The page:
Saturday, March 04, 2017

sailing to oz

"I have spent seven hours in Melbourne, and I still do not have a hook."

That was me whinging to Nancy about my inability to find a word to encapsulate our experience in Melbourne today. It is a common refrain. I often have trouble coming up with a thread that will hold my essay tapestry together.

Nancy started laughing. "Easy. It's the best of the best."

She nailed it. Melbourne, in almost every respect, has been the best of the places we have visited so far in Australia.

As Australia's second largest city, it has a lot going for it. With almost five million people, it would seem to be a hard place to know in just one day. And, admittedly, any impressions in a short period are always suspect.

Because we had not planned any excursions and I was flat out of relatives of bloggers to meet, Nancy, Roy, and I decided to take the culture vulture option of meeting Melbourne -- a hop-on hop-off bus. We knew we could at least see a good portion of the city -- if only from a bus's upper deck.

It turned out to be a wise choice. Through the tour guide's narrative, we learned the basics of Melbourne's founding, its frontier struggle, and how a sleepy town turned into what is arguably the cultural capital of Australia.

The best place to start is the city's setting. It sits a bit back from the sea on the Yarra River -- an asset it uses wisely. Despite its population, it has the feel of several villages stuck together.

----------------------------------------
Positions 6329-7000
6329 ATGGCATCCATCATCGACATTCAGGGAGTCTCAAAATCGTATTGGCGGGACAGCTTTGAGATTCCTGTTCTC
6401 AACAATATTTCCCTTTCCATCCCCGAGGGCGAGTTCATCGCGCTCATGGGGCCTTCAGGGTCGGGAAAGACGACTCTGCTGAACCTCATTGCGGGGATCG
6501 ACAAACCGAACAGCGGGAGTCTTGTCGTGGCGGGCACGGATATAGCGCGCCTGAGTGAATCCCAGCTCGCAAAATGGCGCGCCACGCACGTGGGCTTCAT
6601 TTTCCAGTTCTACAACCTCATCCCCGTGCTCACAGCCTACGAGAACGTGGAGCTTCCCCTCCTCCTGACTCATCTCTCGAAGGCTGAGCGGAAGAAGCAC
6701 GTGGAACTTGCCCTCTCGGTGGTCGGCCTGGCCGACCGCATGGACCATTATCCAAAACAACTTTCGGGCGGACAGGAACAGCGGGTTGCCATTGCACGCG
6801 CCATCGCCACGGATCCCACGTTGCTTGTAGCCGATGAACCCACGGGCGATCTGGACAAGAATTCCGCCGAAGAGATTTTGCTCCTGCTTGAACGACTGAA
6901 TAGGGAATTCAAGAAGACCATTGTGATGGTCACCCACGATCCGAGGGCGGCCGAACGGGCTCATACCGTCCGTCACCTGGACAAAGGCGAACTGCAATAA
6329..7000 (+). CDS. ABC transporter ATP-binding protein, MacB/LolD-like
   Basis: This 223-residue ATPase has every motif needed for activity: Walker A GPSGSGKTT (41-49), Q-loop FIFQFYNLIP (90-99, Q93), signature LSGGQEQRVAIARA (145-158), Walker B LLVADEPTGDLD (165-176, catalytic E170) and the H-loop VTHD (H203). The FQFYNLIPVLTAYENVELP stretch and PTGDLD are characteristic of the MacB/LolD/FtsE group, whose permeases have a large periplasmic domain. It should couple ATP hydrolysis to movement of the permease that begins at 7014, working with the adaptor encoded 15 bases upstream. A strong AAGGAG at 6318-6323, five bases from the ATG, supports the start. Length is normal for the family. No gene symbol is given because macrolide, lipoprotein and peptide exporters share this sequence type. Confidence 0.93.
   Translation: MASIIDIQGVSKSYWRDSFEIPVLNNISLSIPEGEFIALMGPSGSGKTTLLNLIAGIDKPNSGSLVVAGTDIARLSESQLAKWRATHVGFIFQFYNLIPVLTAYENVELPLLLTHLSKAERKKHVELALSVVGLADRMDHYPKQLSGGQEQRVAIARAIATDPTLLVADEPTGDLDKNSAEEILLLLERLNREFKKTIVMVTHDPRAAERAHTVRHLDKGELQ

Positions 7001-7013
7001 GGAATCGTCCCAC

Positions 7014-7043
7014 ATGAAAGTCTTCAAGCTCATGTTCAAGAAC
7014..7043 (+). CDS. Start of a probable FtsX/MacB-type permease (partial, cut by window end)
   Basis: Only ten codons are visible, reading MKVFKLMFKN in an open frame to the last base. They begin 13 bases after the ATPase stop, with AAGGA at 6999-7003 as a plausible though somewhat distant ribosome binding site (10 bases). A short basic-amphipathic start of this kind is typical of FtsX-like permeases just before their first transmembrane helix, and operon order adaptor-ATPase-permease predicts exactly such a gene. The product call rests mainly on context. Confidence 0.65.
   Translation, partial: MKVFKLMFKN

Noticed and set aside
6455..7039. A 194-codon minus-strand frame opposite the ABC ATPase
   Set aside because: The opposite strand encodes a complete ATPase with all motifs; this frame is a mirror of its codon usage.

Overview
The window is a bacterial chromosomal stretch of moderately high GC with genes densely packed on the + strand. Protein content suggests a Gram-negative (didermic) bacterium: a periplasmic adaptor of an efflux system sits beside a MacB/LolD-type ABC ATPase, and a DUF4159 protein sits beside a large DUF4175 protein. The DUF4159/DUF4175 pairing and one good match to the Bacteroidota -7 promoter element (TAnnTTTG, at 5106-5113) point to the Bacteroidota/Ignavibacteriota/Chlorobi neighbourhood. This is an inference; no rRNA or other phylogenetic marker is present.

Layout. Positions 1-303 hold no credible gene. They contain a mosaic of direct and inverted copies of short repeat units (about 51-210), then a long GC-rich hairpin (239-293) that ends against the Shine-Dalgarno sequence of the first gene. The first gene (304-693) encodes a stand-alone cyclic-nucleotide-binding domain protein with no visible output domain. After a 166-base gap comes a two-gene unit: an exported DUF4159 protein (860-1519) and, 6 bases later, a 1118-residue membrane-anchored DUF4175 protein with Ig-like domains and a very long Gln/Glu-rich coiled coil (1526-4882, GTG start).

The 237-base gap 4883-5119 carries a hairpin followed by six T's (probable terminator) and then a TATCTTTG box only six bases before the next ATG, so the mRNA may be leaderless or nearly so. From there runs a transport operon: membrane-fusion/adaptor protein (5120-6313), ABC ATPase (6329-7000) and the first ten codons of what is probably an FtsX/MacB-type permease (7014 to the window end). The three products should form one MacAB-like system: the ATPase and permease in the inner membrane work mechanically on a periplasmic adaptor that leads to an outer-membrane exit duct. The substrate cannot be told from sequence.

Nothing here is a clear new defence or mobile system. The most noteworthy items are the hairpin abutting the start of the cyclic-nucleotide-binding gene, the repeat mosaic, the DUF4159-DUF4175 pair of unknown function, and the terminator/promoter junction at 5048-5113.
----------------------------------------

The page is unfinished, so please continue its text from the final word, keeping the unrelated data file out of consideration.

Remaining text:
The best large cities have neighborhoods where services are on a human scale. Melbourne has street after street of restaurants and theaters that let visitors and residents feel as if they are living in a neighborhood designed for livability instead of being stuck in an anonymous urban hulk.

Of course, Melbourne has its historical buildings, many of which are lovingly preserved -- including some very expensive terrace housing. But the city is also contemporary, with some of the most innovative and colorful architecture I have encountered in Australia. That mix of old and new is not unique to Melbourne, but the city wears the combination with an eye to the future.

We did not have time to sample any of Melbourne's cultural offerings. There are the usual museums. And the city is setting up for a world-renown formula one race. But it is best known for its calendar of festivals from fashion to film to music.

After our swing through the city (where I wish we could have spent some time in the zoo), Nancy and I had lunch on the beach while enjoying parachutists landing on the sand, armadas of sail boats gliding across the bay, and families taking advantage of the waves lapping against the strand.

Admittedly, what we saw was a Classics Illustrated version of Melbourne. But it was attractive enough that we agreed a return trip to Melbourne is on the list for all of us -- probably matched with a trip to Sydney and Tasmania.

As we sailed away, we were eating dinner on the stern of the ship. And there it was. Melbourne by the sea. From our angle, you could imagine that we had just left the city of Oz.

In a way, I guess that was true. We felt as if the wizard had just granted us our wishes.

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